Teenagers' Activism Takes a Violent Turn
New York Youths Linked to Ecoterrorist Group
By Christine Haughney
Washington Post Staff Writer
Tuesday, March 27, 2001; Page A03
LONG ISLAND, N.Y. - Jared McIntyre, a 17-year-old son of a New York City
police sergeant, devoted many afternoons to researching global warming at
the Brookhaven National Laboratory and writing impassioned essays for his
high school newspaper that depicted prisons as "dungeons" and farms as
But when McIntyre started to burn down newly built homes in the name of
environmental preservation, federal prosecutors said his youthful social
activism took a leap into domestic terrorism. McIntyre pleaded guilty in
mid-February as an adult in federal court here to arson and conspiracy for
burning new homes and planning to torch a fast-food restaurant and a duck
farm. He carried out these crimes under the name of the Earth Liberation
Front (ELF), which the FBI has labeled as one of the country's greatest
domestic terrorism threats.
Within days of McIntyre's plea, two other Long Island teenagers entered
pleas. Matthew Rammelkamp, 16, a high school junior who masters a heavy
course load of Advanced Placement and honors courses, pleaded guilty to
burning down four partially built homes. McIntyre's classmate, George
Mashkow, 17, a junior whom neighbors describe as bright but needy for
acceptance, pleaded guilty to burning down another new home.
A fourth person, Conor Cash, 19, has been charged with leading the three
young men in the destruction. But Cash's neighbors bristle at accusations
that the teenager they know for capricious hairstyles and idealism is a
"This is no mastermind. . . . This is no 007," said Tom Grecco, Cash's
former neighbor. "He's just the kid across the street."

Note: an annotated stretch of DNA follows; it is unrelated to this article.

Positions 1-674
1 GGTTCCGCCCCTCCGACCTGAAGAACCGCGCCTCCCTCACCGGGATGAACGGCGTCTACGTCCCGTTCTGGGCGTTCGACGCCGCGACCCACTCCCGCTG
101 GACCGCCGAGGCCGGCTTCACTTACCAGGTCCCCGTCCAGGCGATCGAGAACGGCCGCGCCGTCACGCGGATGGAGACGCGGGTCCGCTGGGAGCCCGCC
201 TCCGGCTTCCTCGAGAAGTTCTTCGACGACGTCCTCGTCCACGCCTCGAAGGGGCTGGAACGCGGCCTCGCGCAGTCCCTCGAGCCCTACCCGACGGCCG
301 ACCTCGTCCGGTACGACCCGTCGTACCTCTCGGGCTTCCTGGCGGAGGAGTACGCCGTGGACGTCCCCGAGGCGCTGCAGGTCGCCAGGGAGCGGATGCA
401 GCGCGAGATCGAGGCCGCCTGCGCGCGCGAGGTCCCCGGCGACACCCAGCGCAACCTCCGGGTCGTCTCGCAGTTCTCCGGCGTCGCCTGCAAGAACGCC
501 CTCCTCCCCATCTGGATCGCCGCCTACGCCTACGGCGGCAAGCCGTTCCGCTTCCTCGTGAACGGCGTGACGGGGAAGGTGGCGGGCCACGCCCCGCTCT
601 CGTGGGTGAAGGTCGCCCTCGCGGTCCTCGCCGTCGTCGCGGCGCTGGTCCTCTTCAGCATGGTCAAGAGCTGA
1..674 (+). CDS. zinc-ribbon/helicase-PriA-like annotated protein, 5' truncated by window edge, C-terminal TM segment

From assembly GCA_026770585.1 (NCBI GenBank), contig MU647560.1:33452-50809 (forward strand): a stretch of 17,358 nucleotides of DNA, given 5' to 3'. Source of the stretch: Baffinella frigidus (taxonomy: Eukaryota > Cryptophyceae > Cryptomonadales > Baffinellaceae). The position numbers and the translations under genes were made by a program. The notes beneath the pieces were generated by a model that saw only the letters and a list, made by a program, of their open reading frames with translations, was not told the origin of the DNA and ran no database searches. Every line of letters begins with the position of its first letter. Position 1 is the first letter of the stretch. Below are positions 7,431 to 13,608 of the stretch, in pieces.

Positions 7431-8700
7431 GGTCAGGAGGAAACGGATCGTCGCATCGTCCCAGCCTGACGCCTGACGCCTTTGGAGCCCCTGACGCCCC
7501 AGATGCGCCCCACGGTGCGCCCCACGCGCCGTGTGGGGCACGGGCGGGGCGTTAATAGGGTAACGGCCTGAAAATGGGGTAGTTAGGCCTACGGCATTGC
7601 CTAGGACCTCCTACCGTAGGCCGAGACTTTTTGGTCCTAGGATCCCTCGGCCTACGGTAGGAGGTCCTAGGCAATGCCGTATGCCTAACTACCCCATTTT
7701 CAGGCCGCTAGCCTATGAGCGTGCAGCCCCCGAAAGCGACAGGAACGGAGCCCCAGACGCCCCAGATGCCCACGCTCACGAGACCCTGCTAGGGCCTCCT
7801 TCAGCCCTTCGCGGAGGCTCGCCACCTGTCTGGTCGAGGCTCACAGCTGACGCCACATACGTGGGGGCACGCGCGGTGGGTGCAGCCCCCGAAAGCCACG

The FBI disagrees. The charges mark the first time federal agents have
caught members of ELF. The group and its partner, the Animal Liberation
Front (ALF), are the most active domestic terrorists, according to the FBI.
ELF has said that members have destroyed $37 million worth of property in
its attacks, mostly in the West. When ELF moved east to Long Island, the
FBI assigned the Joint Terrorist Task Force, which handled the bombings of
the U.S. embassies in Africa and the World Trade Center, to investigate.
"Are they terrorists? Yes they are," said Harvey W. Kushner, an expert
witness for federal prosecutors in the New York City trial of four men
people charged in the embassy bombings. He calls ELF "the new face of
Modeled after ALF, ELF is organized in small, decentralized groups of
members, or cells, that communicate anonymously through e-mails and their
Web site. When a cell decides to take a "direct action" such as burning
newly built homes, members announce their actions through ELF spokesman
Craig Rosebraugh. Rosebraugh, who runs a vegan bakery in Portland, Ore.,
says that he is not an ELF member but that he supports their acts.
All four youths, who face prison terms of up to 20 years, 40 for the
alleged ringleader if he is convicted, declined to be interviewed for this
McIntyre grew up in the Long Island suburb of Coram in a neat ranch house
with a wooden swing set and above-ground swimming pool in the back yard.
Classmates at nearby Longwood High School describe him as a popular,
honors-level student who uses a quick wit to defuse tension at the school's
"He's concerned about the world he lives in," said Bradley Bing, Longwood
High School's newspaper adviser. "He's just into social issues much like
At Longwood High, which McIntyre and Mashkow attend, encroaching
development is a hot topic among students who point to the half-constructed
homes on the edges of school property. They talk about the expansion
projects the school has done to make space for the ninth-grade class. But